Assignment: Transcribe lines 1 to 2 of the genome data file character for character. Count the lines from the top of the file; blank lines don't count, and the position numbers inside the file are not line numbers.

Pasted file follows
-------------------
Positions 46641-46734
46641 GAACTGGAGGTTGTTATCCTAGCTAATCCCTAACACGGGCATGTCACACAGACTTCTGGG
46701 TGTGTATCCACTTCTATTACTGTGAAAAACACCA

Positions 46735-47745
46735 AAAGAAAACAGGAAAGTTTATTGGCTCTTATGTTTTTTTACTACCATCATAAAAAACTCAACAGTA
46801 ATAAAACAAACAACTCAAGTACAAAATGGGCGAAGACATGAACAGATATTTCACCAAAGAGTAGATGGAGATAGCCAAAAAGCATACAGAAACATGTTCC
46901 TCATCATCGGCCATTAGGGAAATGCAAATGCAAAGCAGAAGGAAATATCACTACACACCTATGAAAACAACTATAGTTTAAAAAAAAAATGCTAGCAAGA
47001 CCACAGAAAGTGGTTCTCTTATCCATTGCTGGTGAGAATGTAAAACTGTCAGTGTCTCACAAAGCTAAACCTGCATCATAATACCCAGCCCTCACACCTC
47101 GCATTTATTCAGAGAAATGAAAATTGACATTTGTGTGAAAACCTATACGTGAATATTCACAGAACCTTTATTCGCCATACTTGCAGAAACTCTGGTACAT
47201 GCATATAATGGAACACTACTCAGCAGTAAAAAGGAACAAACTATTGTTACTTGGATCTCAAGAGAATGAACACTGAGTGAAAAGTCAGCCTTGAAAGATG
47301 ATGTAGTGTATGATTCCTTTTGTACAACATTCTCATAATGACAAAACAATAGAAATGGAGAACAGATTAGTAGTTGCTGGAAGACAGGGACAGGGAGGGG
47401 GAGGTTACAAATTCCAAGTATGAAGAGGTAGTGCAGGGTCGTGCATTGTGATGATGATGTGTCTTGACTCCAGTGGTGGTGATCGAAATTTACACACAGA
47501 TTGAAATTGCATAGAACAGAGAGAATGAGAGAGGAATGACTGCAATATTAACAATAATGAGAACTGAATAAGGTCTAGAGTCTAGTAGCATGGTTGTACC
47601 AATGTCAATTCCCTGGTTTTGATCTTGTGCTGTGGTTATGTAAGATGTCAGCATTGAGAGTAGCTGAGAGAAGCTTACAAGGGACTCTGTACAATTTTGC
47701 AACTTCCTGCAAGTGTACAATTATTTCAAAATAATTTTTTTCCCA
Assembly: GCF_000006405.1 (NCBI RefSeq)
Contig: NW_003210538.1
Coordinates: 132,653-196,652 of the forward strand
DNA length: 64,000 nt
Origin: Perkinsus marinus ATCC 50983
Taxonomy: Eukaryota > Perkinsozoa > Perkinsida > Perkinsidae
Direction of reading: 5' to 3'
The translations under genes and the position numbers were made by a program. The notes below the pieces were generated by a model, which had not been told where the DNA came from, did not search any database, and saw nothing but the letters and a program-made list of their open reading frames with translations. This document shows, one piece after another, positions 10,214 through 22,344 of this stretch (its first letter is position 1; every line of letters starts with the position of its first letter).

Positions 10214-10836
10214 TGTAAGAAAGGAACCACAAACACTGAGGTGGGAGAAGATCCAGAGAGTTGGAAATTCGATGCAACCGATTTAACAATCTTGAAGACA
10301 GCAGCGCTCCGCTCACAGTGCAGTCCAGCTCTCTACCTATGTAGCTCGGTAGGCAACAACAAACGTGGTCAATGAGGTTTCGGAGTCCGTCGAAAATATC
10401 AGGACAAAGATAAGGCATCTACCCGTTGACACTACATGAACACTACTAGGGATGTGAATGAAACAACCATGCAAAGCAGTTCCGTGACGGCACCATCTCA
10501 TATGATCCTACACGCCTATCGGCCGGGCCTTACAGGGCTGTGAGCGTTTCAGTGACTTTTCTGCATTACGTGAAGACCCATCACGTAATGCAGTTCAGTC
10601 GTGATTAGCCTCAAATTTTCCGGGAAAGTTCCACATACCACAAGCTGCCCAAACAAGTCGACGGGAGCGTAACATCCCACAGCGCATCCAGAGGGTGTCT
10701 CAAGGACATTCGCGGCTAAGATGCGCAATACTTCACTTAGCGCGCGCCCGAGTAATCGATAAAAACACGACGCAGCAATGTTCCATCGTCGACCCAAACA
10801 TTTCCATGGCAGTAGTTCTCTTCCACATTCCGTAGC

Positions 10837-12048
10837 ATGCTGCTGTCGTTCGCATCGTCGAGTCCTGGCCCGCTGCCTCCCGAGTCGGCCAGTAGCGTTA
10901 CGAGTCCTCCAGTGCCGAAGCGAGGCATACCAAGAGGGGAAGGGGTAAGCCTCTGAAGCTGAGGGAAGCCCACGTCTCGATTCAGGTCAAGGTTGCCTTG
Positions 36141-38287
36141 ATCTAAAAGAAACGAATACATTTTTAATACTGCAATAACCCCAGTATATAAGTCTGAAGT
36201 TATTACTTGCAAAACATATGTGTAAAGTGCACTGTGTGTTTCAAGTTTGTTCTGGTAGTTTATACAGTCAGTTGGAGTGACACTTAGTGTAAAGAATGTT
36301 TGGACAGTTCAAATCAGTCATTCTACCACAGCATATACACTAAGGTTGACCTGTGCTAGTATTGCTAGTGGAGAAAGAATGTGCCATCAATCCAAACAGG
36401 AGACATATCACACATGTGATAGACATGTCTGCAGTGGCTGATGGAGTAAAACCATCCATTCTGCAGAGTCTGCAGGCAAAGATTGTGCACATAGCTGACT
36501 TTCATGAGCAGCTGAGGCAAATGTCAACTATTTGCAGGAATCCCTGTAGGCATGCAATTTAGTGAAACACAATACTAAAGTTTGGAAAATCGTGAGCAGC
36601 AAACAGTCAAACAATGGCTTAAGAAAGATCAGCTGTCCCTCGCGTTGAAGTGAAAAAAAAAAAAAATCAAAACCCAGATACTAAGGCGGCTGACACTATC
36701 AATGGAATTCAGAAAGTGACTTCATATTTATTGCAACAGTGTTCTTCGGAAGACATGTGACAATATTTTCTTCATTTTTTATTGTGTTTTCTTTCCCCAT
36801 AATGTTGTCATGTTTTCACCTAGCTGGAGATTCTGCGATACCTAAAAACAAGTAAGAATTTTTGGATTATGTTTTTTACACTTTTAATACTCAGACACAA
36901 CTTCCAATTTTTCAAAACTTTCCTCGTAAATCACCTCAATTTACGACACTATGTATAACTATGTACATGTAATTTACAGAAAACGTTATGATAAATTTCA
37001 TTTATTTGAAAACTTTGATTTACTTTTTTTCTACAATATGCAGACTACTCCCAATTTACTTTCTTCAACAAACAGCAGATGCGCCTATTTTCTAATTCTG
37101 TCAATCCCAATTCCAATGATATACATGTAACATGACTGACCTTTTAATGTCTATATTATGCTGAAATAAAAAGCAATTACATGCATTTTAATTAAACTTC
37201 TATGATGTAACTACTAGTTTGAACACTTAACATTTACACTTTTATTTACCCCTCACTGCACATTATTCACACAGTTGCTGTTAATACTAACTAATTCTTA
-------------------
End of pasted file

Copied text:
Positions 46641-46734
46641 GAACTGGAGGTTGTTATCCTAGCTAATCCCTAACACGGGCATGTCACACAGACTTCTGGG